2. Theme and plan your day.
You’ll accomplish more if you stay focused. So in regards to my blog, I theme my days – meaning one day I may go shopping for my supplies, the next day I may cook and take photos and the day after I spend editing and writing my blog post. You can read more about theming under #5 here. Don’t forget to assign blocks of time to each task and remember to schedule in some breaks as well so you give yourself some time to recharge.
3. Give yourself less time to accomplish something.
Let’s face it, when you don’t set deadlines for yourself, you’ll take forever to get something done. Set aside a block of time or give yourself a deadline for a task. If you give yourself a little less time than you think you’ll need, you’ll most likely surprise yourself and finish up right on time or maybe even a little early. We all tend to give ourselves more time than we really need to accomplish something. If we set tighter timelines and deadlines for our work, we’ll actually have more time in our day to do things we enjoy even more, like spending time with family or going for a walk in the park.
4. Put away your phone, close out of messenger, etc.
Uggh. This is the worst productivity killer EVER and when we talk about multitasking, this is a biggie. We are constantly checking our phone for notifications, emails, alerts, you name it. It’s completely distracting and makes us so unproductive. Let’s be honest, how many times have you gotten sucked into Facebook or Instagram for hours at a time?
Even if you aren’t staying on your phone for long durations, I bet if you’d added up all of the little checkpoints throughout the day you’d be shocked at the total amount of time spent on your phone everyday.Mute your phone, turn off the notifications and stop checking email when you need to be focused.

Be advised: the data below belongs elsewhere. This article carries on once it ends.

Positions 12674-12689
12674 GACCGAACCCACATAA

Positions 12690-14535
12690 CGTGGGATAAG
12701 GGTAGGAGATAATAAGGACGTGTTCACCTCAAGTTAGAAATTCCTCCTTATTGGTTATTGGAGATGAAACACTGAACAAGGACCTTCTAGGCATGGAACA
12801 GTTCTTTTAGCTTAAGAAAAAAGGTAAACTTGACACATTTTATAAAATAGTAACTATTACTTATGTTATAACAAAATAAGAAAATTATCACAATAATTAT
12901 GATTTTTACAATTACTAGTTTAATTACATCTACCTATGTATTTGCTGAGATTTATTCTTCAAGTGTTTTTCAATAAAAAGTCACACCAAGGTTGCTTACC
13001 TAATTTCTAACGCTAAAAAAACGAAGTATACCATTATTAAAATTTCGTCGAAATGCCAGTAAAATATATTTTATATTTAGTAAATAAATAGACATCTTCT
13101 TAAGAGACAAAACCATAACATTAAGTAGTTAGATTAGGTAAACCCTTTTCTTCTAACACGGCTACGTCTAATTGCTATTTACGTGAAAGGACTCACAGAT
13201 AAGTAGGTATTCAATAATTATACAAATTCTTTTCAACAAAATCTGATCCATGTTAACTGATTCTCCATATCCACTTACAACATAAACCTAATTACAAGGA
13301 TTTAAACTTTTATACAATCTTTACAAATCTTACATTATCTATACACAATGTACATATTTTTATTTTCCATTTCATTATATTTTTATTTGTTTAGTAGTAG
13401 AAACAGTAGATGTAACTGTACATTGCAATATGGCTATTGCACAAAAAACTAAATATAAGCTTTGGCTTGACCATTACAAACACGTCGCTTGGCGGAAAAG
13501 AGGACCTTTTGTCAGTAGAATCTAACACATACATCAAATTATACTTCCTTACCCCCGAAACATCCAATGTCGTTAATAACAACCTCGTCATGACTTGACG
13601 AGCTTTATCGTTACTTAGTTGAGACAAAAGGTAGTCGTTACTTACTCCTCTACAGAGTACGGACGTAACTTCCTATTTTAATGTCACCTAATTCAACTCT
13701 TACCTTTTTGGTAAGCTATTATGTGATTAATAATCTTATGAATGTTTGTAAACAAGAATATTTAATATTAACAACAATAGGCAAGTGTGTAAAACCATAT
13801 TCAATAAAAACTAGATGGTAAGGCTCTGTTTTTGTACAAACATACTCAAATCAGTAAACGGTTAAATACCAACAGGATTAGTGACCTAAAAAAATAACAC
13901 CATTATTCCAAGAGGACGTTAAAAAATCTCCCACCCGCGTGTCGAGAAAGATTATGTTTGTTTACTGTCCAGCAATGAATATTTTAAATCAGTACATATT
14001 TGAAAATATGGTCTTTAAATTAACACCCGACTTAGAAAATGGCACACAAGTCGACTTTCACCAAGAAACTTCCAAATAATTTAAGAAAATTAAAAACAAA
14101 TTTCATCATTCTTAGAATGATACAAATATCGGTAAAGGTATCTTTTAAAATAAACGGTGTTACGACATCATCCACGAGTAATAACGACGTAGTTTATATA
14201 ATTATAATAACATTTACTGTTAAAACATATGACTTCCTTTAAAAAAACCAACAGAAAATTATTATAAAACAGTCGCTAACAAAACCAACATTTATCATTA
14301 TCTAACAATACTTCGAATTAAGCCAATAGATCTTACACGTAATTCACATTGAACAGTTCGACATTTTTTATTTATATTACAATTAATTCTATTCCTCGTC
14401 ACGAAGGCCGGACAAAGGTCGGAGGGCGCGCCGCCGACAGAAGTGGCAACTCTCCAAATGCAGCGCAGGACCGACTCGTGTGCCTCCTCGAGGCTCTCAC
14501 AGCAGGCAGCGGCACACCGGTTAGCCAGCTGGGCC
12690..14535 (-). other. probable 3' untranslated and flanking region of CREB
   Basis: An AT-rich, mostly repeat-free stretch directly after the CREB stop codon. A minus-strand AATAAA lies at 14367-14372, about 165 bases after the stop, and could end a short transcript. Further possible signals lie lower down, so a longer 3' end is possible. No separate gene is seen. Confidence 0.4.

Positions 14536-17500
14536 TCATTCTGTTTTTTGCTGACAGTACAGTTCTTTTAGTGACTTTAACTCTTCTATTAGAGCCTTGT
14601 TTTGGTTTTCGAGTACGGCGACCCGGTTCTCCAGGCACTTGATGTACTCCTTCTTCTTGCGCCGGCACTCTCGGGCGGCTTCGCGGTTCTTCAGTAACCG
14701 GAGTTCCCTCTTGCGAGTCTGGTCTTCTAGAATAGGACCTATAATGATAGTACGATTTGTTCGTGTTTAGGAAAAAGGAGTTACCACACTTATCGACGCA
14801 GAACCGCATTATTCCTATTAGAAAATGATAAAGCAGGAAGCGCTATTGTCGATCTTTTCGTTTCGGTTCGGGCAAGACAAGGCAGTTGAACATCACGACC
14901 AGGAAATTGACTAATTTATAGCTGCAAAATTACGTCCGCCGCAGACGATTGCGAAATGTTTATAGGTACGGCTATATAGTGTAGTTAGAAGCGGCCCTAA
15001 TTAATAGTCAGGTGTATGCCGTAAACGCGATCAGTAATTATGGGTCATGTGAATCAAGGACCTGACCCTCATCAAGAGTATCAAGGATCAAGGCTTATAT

Better yet, place your phone in another room so it doesn’t tempt you. Use it as a reward. If you finish up what you needed to focus on, give yourself 10-15 minutes to browse the Internet – but don’t forget to set a timer or you’ll find yourself back where you started. Busy but unproductive.
5. Don’t be afraid to say no.
On top of everything we have on our own schedules, we often get asked for help by others. Maybe it’s to join a committee, maybe it’s to volunteer at a local charity, maybe it’s to help a friend with their resume or watch their children while they run to the store.
Don’t get me wrong. It’s GOOD to help others, but when you really need to be focused and are intent on getting something done, just be honest with people and let them know that you’d like to help but you’re in the middle of an important project that needs your focus. Maybe there’s another way to help.
For example, if you’re asked to volunteer at the local humane shelter, let them know that because of your current priorities you’re not able to be there in person, but offer to donate some supplies or share some of their Facebook posts with your friends to spread the word on animals looking for forever homes. Get creative. There may be other ways to help.
So there you have it. It’s time to turn off those distractions, schedule your day and set some deadlines. If this all sounds too overwhelming, start small. Put these tips into motion for a day and see what happens. The goal is to start feeling less overwhelmed and more in control. When you’re focused, you’ll accomplish more and have more time in your day for the things you truly love to do.